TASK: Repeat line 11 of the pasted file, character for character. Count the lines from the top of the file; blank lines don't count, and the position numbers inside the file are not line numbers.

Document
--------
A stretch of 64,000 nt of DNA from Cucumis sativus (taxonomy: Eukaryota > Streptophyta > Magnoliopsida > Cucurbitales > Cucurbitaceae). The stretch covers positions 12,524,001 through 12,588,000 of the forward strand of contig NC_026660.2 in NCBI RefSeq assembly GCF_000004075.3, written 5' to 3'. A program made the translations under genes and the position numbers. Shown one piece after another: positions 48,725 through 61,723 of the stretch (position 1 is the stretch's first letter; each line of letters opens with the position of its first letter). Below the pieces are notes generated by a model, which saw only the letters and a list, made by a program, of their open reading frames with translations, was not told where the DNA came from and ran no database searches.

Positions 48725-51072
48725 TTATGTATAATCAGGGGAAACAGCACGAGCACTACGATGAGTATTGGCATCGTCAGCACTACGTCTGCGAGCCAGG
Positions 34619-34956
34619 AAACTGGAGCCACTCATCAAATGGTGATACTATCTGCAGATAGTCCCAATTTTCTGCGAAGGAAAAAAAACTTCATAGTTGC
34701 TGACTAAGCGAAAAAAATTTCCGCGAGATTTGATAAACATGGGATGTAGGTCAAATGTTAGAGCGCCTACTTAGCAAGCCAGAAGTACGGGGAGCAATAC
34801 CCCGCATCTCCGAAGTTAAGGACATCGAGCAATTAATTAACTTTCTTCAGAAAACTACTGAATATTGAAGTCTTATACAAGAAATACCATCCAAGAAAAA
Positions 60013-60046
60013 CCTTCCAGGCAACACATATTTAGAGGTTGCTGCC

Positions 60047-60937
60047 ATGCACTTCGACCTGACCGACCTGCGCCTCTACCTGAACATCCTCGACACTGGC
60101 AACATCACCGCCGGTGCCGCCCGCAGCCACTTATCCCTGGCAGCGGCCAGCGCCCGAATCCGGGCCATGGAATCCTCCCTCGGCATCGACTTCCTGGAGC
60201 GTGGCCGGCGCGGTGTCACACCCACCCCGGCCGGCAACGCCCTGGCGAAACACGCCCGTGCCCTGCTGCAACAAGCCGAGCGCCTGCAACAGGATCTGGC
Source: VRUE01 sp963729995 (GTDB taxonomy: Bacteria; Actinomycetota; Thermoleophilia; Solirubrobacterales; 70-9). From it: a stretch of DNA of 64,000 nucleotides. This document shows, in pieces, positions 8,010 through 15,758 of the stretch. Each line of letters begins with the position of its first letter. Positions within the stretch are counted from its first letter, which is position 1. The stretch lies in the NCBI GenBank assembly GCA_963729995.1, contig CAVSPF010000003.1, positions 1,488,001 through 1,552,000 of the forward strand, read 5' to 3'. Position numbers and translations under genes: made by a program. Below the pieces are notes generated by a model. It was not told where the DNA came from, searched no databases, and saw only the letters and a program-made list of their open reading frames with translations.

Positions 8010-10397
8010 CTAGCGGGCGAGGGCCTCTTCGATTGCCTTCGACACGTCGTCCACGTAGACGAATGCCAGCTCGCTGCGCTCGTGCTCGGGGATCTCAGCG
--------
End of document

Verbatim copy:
60047 ATGCACTTCGACCTGACCGACCTGCGCCTCTACCTGAACATCCTCGACACTGGC